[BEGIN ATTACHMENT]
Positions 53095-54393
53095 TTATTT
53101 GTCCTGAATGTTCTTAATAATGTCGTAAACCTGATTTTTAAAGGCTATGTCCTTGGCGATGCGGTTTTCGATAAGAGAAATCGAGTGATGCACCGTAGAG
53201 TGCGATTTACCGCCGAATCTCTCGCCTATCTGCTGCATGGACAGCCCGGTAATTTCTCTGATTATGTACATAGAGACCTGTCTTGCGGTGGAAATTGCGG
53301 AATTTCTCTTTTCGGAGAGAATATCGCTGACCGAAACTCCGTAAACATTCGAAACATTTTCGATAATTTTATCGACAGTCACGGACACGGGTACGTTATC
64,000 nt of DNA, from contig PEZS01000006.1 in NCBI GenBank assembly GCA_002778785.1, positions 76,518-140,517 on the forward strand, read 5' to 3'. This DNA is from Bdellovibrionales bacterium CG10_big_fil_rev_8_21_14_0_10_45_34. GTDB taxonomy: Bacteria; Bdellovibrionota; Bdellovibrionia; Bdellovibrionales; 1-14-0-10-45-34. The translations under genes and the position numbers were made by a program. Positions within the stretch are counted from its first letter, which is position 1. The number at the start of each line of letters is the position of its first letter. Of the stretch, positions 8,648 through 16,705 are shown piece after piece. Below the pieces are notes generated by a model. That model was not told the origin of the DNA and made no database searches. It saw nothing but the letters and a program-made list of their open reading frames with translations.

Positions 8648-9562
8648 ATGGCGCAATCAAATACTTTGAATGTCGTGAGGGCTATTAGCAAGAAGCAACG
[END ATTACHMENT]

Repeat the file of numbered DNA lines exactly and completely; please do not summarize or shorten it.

Positions 53095-54393
53095 TTATTT
53101 GTCCTGAATGTTCTTAATAATGTCGTAAACCTGATTTTTAAAGGCTATGTCCTTGGCGATGCGGTTTTCGATAAGAGAAATCGAGTGATGCACCGTAGAG
53201 TGCGATTTACCGCCGAATCTCTCGCCTATCTGCTGCATGGACAGCCCGGTAATTTCTCTGATTATGTACATAGAGACCTGTCTTGCGGTGGAAATTGCGG
53301 AATTTCTCTTTTCGGAGAGAATATCGCTGACCGAAACTCCGTAAACATTCGAAACATTTTCGATAATTTTATCGACAGTCACGGACACGGGTACGTTATC
64,000 nt of DNA, from contig PEZS01000006.1 in NCBI GenBank assembly GCA_002778785.1, positions 76,518-140,517 on the forward strand, read 5' to 3'. This DNA is from Bdellovibrionales bacterium CG10_big_fil_rev_8_21_14_0_10_45_34. GTDB taxonomy: Bacteria; Bdellovibrionota; Bdellovibrionia; Bdellovibrionales; 1-14-0-10-45-34. The translations under genes and the position numbers were made by a program. Positions within the stretch are counted from its first letter, which is position 1. The number at the start of each line of letters is the position of its first letter. Of the stretch, positions 8,648 through 16,705 are shown piece after piece. Below the pieces are notes generated by a model. That model was not told the origin of the DNA and made no database searches. It saw nothing but the letters and a program-made list of their open reading frames with translations.

Positions 8648-9562
8648 ATGGCGCAATCAAATACTTTGAATGTCGTGAGGGCTATTAGCAAGAAGCAACG